June 24, 2005
A history of Jews in Canada
As Canadians celebrate the July 1 anniversary of Confederation,
we are justly proud of the ethnic diversity and multicultural spirit
found throughout the country. Our cities teem with people from every
corner of the globe, whose contribution to a dynamic society is
well-recognized. In many places, intercultural festivals are under
way, such as Victoria's outstanding Folkfest celebration, where,
for 10 days, world music, dance and cuisine take centre stage. Our
Canadian mosaic has become so enshrined, one might believe this
is the way Canada has always been.
Those of the older generation, however, remember a time when Canada
was not so tolerant of members of ethnic minorities, including those
of a Jewish background. In the grand scheme of things, it was hardly
so long ago that this country exhibited an almost institutionalized
anti-Semitism. Jews who immigrated to this land to enjoy a safe
and prosperous life for their children succeeded only by overcoming
certain barriers placed between them and their aspirations. These
took the form of quotas on university enrolments, professions that
could not be entered, clubs and associations that were restricted
to Jews - and even signs on public beaches proclaiming, "No
There are many examples of this unfortunate history. The medical
school at McGill University had a very small quota for Jewish students;
the Toronto School Board would not hire Jewish teachers; the T.
Eaton Co. also would not hire Jewish employees. Not only in professional
life, but also in recreational associations, Jews were often prohibited
from membership. Numerous are the golf, yacht and country clubs
across Canada where, up until quite recently, Jews were not welcome
Despite these barriers, or perhaps driven by them, Jews excelled
in every field and became prosperous and successful. They achieved
such academic excellence that universities had no choice but to
enrol them. Gradually, every profession opened its doors.
Rather than decry those clubs that denied them membership, Jews
founded their own golf, yacht and country clubs and their own business
associations. When I grew up in Toronto, there was the Royal Canadian
Yacht Club, which was closed to Jews, and the (Jewish) Island Yacht
Club; the venerable WASP Granite Club and the equally snobbish,
but Jewish, Tri-bel Club.
Of course, not every city in Canada had Toronto's heritage of Anglo-Saxon
elitism. In my adopted home of Victoria, Jews played a prominent
role from the town's earliest days - with many of the important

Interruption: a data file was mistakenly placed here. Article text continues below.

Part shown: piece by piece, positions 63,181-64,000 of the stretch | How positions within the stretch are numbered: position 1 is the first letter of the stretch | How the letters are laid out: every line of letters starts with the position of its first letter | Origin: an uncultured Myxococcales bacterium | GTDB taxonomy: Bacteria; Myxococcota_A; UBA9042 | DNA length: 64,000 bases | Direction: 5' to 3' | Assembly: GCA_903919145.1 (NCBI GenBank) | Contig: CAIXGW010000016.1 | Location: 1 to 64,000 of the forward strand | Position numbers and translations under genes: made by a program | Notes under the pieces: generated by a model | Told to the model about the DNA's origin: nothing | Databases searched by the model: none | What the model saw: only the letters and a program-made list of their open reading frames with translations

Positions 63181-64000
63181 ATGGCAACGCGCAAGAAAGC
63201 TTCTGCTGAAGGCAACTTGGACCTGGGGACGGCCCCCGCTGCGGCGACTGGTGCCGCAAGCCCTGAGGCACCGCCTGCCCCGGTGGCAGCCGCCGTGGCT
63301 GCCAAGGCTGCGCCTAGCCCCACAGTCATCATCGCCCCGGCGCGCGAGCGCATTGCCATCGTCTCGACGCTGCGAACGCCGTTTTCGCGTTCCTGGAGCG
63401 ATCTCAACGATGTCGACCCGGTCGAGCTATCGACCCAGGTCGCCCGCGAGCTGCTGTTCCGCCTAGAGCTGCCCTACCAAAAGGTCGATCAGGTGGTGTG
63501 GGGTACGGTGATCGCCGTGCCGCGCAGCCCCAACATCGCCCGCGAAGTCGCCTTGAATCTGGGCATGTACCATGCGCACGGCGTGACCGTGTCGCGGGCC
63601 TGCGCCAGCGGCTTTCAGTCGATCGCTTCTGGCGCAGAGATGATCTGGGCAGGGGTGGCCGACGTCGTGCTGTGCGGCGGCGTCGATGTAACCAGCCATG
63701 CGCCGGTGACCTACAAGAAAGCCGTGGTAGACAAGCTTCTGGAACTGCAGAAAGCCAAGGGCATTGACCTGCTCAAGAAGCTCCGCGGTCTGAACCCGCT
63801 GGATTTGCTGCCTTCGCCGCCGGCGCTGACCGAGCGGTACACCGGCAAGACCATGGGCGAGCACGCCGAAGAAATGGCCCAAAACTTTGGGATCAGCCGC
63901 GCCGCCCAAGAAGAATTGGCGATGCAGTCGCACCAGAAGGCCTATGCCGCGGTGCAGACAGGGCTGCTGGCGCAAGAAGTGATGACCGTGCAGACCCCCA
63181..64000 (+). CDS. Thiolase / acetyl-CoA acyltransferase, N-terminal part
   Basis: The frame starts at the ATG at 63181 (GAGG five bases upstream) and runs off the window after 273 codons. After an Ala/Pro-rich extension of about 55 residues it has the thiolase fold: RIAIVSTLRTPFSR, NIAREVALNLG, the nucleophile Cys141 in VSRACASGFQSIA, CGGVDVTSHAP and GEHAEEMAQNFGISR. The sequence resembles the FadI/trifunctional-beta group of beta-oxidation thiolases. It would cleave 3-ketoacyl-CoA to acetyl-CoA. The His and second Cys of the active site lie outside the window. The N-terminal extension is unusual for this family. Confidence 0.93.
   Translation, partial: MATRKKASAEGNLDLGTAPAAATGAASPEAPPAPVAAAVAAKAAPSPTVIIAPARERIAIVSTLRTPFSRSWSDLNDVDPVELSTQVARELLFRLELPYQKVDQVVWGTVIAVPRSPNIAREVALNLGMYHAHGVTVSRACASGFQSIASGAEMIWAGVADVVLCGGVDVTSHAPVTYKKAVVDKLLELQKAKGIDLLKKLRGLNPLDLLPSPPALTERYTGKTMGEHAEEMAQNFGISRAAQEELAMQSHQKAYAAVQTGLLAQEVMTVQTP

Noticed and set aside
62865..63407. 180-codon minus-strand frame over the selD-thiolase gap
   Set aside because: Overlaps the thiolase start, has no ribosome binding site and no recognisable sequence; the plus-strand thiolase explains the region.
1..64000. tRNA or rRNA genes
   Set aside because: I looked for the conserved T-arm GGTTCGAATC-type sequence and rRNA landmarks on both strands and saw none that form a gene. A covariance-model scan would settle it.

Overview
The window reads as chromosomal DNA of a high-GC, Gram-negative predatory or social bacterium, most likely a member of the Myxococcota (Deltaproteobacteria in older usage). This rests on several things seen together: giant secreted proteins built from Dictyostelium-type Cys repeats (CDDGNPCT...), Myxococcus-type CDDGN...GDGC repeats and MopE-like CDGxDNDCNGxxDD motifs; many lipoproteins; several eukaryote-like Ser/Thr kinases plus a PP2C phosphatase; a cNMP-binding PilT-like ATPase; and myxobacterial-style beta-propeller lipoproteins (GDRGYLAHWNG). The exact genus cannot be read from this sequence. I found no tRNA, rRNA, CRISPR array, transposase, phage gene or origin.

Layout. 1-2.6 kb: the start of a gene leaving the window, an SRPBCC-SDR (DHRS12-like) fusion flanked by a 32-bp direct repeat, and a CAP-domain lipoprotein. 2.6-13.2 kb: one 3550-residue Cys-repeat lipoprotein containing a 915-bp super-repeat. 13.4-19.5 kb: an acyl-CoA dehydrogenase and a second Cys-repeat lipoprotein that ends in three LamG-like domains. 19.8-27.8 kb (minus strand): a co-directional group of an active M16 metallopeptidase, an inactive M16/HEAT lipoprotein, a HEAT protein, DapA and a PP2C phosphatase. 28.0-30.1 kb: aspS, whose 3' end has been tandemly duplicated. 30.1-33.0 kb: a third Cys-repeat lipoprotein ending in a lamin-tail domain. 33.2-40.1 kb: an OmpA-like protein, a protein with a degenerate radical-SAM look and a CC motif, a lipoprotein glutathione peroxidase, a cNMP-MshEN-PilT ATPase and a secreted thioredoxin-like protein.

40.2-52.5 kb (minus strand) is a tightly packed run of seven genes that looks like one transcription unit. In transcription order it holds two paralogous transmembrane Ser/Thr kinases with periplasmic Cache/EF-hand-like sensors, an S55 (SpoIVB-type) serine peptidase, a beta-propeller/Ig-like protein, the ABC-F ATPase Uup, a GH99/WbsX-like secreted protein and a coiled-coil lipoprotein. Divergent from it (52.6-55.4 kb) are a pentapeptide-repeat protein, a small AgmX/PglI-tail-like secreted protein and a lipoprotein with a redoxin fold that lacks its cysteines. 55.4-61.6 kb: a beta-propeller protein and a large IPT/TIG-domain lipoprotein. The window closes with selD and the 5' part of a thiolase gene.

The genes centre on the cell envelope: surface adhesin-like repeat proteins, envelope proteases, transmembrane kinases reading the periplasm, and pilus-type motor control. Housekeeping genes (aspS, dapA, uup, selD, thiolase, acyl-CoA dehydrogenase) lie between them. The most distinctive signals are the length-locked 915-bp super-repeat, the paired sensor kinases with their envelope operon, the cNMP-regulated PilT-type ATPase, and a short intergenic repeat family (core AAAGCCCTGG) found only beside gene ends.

merchants and mayors being of the Jewish faith. No doubt, the western
frontier spirit and the gold rush roots of this city led to the
tolerance which saw Governor Douglas, the Masons and all the leading
citizens of the day take part in the building and 1863 opening of
the Congregation Emanu-El Synagogue, still in use today.
However, back in Ottawa, the politicians and the bureaucrats were
not always so open-minded. At the very time when European Jews were
most endangered by the rising Nazi movement, Canada callously imposed
restrictions on Jewish immigration. When asked how many Jews Canada
would accept, one official of the W.L. Mackenzie King government
is reported to have replied that, "None is too many."
One wonders how many lives could have been saved by a more humane
The tragic consequences of this policy were never more clearly illustrated
than in Canada's shameful part in turning back the ship The St.
Louis. In 1939, 900 Jewish refugees left Hamburg on this boat bound
for Havana, Cuba. Approaching Havana harbor, they discovered they
had been duped by a corrupt official and their visas were not valid.
Cuba would not allow the ship entry. Jews everywhere appealed for
a country to admit these refugees and the St. Louis sailed from
port to port in search of asylum. After they were refused entry
by the United States, Canada was the last hope for these desperate
souls, but King said their plight was not Canada's problem, and
forced the ship to return to Europe. During the terrible years of
the Nazi regime, Canada accepted a mere 500 refugees.
While in Canada today, there are occasional racist attacks against
Jews or Jewish landmarks, these are thankfully isolated and soundly
condemned by society at large. They should not, of course, be ignored,
but we need to keep them in perspective. Racism against Jews (or
any other ethnic group) is no longer tolerated on any institutional
basis. On the contrary, our government has instituted policies to
prevent discrimination and our justice system has made hate crimes
actionable. Still, it is no doubt wise to remain vigilant and to
speak out against all forms of racism - and also to insist on humane
immigration policies, so that other cultures in need of rescue may
receive the compassionate welcome that Jews were denied. Ours is
a large and prosperous country, enriched by the lively interchange
of cultures we celebrate this Canada Day.
Carol Sokoloff is a writer and singer from Victoria, where
she performs with the jazz group Trio Espresso. She is the author
of the children's books Colours Everywhere You Go and the soon-to-be-released
Anything You Want to Be (Cherubim Books/Ekstasis).